LegiStorm Infuriates High-Paid Government Officials


LegiStorm is a sweet website that does wonders for government transparency. How? By making it easy to find congressional staffers’ salaries, bonuses, and other financial information. More from the Washington Post:

All this stuff is public information, mind you. But it used to be a pain to find: Hike up to Capitol Hill, descend into the bowels of a House office building and thumb through books filled with tiny type.

The site offers a trove to keep the snoopiest snoop occupied for hours — bank accounts, investment portfolios, trust funds, even information about spouses. Wondering why so-and-so cruises to work in a Beemer? Aha, that’s why: His wife’s a big-shot partner at a law firm. It’s all there in the reports.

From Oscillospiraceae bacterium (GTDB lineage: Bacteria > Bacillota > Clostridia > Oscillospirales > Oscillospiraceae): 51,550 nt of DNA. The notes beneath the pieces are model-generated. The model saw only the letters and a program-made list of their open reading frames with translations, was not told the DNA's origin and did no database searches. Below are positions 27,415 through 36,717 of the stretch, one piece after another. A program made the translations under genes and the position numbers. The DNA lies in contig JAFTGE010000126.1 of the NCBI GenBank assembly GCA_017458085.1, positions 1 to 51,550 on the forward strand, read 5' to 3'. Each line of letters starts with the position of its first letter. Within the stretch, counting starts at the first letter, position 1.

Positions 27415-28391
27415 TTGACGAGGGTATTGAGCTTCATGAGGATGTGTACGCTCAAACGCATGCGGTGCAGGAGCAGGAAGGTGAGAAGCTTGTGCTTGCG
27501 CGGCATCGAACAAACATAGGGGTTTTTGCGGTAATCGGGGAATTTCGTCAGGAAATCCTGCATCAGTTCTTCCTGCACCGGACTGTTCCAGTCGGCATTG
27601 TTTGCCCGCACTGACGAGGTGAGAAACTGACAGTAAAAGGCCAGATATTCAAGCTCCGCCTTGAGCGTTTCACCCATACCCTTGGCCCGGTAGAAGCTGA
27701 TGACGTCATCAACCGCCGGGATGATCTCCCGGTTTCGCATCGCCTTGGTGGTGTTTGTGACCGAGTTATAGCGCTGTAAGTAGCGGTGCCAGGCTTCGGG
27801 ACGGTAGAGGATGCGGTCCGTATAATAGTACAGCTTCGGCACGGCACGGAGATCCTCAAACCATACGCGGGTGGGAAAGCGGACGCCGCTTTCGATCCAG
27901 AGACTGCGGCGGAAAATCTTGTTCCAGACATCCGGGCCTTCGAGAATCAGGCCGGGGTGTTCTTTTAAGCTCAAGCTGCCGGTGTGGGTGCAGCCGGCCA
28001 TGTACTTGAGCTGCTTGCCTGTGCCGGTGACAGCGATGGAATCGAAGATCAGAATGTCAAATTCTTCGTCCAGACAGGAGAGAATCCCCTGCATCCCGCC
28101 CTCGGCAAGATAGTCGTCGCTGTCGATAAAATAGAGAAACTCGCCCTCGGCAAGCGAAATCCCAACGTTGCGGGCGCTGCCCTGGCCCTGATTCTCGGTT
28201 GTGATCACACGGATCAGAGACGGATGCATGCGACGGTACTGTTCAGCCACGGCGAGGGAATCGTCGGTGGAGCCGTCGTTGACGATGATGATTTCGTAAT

Often, the site is one of the first things that pops up in a Google search of a staffer. It’s enough to make many of them — especially the most senior and highest-paid — supremely cranky. There was such a clamor over LegiStorm that Mississippi Republican Rep. Roger Wicker — who is now a senator — made a failed attempt to pass a bill that would remove congressional salaries from publicly disclosed reports.

“Having your salary bandied about the world is an intrusion that doesn’t serve a public purpose,” Wicker, who now earns the standard $174,000 congressional salary, said, according to the Associated Press.

I looked up Colorado’s senators, who each make $174,000. That looked reasonable enough, but the earmarks were a little more frightening. $1,000,000 for the Contextual Arabic Blog and Slang Analysis Program, for example.

Anyone else find exotic salaries, earmarks, travel, or other spending by representatives?

Written by Drea Knufken

Drea Knufken

Currently, I create and execute content- and PR strategies for clients, including thought leadership and messaging. I also ghostwrite and produce press releases, white papers, case studies and other collateral.